From http://hyperphysics.phy-astr.gsu.edu/hbase/nucene/nucbin.html by R. Nave of HyperPhysics Nuclear Binding

Nuclei are made up of and , but the of a nucleus is always less than the sum of the individual of the protons and which constitute it. The difference is a measure of the nuclear which holds the nucleus together. This binding energy can be calculated from the Einstein relationship:

2 = Δmc

For the Δm= 0.0304 u which gives a binding energy of 28.3 MeV.

The enormity of the nuclear binding energy can perhaps be better appreciated by comparing it to the binding energy of an in an . The comparison of the alpha particle binding energy with the binding energy of the electron in a atom is shown below. The nuclear binding are on the order of a million times greater than the electron binding energies of .

1 Fission and fusion can yield energy

Nuclear Binding Energy Curve

The binding energy curve is obtained by dividing the total nuclear binding energy by the number of . The fact that there is a peak in the binding energy curve in the region of stability near means that either the breakup of heavier nuclei (fission) or the combining of lighter nuclei (fusion) will yield nuclei which are more tightly bound (less mass per ).

The binding energies of nucleons are in the range of millions of electron volts compared to tens of eV for atomic . Whereas an atomic transition might emit a in the range of a few electron volts, perhaps in the visible light region, nuclear transitions can emit gamma-rays with quantum energies in the MeV range.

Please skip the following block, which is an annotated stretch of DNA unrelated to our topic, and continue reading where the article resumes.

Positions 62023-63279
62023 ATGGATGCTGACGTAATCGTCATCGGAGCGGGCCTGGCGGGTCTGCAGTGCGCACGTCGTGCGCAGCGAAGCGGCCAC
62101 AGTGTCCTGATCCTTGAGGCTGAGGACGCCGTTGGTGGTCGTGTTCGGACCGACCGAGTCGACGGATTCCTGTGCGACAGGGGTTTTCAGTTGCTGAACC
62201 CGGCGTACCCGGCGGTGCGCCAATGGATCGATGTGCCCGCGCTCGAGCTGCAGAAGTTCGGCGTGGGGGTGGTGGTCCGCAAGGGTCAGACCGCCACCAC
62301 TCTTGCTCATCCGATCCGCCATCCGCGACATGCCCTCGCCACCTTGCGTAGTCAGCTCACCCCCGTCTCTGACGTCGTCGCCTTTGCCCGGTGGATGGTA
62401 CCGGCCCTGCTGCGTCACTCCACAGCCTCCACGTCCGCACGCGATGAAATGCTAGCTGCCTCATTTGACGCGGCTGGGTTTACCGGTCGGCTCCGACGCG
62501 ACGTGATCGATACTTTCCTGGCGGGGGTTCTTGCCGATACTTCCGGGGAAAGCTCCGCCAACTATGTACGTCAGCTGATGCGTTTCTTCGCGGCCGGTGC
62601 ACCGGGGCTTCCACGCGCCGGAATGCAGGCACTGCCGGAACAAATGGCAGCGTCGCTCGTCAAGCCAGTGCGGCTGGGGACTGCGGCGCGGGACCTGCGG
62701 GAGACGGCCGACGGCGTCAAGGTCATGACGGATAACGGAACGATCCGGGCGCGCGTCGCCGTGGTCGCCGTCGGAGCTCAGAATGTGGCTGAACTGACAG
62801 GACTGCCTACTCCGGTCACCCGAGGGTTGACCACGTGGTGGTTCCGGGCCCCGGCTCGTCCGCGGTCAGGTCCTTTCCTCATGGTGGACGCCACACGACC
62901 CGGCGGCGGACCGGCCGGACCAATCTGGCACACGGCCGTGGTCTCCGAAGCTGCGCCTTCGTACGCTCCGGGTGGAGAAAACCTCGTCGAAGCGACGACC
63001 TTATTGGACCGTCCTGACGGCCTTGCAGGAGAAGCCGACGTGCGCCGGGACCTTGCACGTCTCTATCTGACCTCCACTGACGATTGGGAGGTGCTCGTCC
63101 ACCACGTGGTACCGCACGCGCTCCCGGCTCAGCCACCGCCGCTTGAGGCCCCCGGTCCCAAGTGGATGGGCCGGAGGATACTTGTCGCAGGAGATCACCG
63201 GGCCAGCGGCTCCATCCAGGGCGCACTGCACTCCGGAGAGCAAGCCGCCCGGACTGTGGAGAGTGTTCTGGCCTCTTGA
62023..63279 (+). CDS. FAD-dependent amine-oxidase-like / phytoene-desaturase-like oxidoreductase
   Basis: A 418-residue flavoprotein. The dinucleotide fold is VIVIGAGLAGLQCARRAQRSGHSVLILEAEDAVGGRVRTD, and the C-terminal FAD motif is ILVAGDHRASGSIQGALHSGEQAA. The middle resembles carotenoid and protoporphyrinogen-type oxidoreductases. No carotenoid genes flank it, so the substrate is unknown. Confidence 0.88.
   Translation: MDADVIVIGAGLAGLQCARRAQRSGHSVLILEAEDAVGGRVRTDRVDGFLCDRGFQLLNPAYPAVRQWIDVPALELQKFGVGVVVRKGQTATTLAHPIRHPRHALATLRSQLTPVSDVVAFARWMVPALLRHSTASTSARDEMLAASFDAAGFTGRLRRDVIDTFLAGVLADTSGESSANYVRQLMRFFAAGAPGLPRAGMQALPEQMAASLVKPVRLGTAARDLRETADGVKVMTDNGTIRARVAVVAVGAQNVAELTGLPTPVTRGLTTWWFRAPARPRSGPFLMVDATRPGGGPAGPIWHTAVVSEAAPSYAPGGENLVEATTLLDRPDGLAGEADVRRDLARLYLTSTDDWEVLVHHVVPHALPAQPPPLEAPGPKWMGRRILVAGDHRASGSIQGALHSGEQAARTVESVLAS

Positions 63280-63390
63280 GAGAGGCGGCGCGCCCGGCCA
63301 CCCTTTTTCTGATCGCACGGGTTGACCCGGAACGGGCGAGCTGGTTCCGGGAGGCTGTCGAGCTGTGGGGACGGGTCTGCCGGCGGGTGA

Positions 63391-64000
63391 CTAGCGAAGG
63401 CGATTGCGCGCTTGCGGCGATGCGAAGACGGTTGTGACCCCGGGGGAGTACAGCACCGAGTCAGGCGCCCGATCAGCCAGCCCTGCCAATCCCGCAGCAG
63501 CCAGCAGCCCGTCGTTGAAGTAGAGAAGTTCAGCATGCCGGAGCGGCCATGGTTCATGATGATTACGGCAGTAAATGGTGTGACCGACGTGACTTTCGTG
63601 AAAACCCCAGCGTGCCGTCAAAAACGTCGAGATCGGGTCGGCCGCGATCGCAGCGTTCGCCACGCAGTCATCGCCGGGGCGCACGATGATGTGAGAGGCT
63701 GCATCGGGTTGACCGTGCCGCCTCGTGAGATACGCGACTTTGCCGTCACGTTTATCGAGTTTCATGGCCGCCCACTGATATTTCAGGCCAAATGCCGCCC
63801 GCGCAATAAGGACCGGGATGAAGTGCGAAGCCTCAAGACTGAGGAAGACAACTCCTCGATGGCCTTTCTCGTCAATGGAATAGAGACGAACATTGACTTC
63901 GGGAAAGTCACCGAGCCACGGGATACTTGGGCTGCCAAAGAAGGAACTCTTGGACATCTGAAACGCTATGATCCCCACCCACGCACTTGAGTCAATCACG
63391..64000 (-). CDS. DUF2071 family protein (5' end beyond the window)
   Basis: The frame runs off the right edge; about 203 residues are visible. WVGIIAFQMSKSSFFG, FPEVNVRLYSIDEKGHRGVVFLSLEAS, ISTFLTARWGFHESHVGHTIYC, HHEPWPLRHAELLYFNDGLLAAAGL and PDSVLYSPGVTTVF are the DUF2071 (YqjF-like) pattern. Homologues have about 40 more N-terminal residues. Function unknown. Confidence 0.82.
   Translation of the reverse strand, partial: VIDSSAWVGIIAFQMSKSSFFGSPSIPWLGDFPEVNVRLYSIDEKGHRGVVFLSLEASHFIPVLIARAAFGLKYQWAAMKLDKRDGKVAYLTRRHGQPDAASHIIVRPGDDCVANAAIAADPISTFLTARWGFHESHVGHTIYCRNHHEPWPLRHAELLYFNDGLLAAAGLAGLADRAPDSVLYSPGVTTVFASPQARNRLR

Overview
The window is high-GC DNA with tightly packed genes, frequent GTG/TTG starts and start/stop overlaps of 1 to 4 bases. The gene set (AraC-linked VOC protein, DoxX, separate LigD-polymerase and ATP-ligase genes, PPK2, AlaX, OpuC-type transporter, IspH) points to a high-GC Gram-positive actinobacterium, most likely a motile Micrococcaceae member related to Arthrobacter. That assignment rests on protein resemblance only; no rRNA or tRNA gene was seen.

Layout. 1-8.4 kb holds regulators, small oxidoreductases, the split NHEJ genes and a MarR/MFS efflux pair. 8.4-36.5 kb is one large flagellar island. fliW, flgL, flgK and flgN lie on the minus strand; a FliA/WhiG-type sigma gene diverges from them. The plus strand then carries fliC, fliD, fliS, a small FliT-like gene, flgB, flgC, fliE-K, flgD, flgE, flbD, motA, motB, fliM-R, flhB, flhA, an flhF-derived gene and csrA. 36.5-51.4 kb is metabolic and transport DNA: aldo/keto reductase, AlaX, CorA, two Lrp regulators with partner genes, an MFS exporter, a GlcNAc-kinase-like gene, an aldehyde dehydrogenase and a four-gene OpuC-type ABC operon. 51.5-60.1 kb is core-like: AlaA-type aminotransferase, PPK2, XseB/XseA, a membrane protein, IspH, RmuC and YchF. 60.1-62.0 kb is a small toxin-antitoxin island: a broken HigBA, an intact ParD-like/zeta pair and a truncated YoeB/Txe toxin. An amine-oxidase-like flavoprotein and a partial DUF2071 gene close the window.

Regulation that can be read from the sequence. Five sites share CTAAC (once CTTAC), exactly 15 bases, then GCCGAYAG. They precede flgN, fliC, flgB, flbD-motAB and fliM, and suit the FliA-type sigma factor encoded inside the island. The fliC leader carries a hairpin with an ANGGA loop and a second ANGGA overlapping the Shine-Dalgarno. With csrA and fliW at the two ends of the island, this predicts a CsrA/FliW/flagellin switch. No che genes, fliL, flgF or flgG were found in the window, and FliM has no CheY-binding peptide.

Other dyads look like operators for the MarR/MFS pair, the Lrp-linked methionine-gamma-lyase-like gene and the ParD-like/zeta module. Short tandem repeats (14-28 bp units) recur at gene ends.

The iron limit:

The buildup of heavier elements in the processes in is limited to elements below iron, since the fusion of iron would subtract energy rather than provide it. Iron-56 is abundant in stellar processes, and with a binding energy per nucleon of 8.8 MeV, it is the third most tightly bound of the . Its average binding energy per nucleon is exceeded only by 58Fe and 62Ni, the being the most tightly bound of the nuclides.

2 Fission and Fusion Yields

Deuterium- fusion and -235 fission are compared in terms of energy yield. Both the single event energy and the energy per kilogram of are compared. Then they expressed in terms of a nominal per capita U.S. energy use: 5 x 1011 . This figure is dated and probably high, but it gives a basis for comparison. The values above are the total energy yield, not the energy delivered to a consumer.